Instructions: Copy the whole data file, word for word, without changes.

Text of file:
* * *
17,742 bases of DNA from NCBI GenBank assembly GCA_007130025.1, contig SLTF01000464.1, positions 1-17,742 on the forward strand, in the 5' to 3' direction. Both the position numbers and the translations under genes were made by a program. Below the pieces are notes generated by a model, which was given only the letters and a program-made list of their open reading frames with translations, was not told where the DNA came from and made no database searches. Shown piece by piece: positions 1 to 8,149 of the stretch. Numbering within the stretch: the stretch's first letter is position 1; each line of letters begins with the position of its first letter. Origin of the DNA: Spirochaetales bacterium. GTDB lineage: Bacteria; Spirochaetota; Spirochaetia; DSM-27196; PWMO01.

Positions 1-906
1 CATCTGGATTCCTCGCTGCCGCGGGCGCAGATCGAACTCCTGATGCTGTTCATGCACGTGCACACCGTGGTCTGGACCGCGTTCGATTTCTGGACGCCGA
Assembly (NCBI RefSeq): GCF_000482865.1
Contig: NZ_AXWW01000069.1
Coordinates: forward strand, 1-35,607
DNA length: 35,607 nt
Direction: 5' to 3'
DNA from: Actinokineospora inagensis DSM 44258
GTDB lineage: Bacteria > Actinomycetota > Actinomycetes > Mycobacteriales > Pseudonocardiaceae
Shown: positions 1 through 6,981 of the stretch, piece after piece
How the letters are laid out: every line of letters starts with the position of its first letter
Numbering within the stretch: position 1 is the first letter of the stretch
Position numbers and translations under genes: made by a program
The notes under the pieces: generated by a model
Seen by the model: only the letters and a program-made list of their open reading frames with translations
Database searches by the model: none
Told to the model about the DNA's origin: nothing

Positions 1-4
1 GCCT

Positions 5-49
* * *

17,742 bases of DNA from NCBI GenBank assembly GCA_007130025.1, contig SLTF01000464.1, positions 1-17,742 on the forward strand, in the 5' to 3' direction. Both the position numbers and the translations under genes were made by a program. Below the pieces are notes generated by a model, which was given only the letters and a program-made list of their open reading frames with translations, was not told where the DNA came from and made no database searches. Shown piece by piece: positions 1 to 8,149 of the stretch. Numbering within the stretch: the stretch's first letter is position 1; each line of letters begins with the position of its first letter. Origin of the DNA: Spirochaetales bacterium. GTDB lineage: Bacteria; Spirochaetota; Spirochaetia; DSM-27196; PWMO01.

Positions 1-906
1 CATCTGGATTCCTCGCTGCCGCGGGCGCAGATCGAACTCCTGATGCTGTTCATGCACGTGCACACCGTGGTCTGGACCGCGTTCGATTTCTGGACGCCGA
Assembly (NCBI RefSeq): GCF_000482865.1
Contig: NZ_AXWW01000069.1
Coordinates: forward strand, 1-35,607
DNA length: 35,607 nt
Direction: 5' to 3'
DNA from: Actinokineospora inagensis DSM 44258
GTDB lineage: Bacteria > Actinomycetota > Actinomycetes > Mycobacteriales > Pseudonocardiaceae
Shown: positions 1 through 6,981 of the stretch, piece after piece
How the letters are laid out: every line of letters starts with the position of its first letter
Numbering within the stretch: position 1 is the first letter of the stretch
Position numbers and translations under genes: made by a program
The notes under the pieces: generated by a model
Seen by the model: only the letters and a program-made list of their open reading frames with translations
Database searches by the model: none
Told to the model about the DNA's origin: nothing

Positions 1-4
1 GCCT

Positions 5-49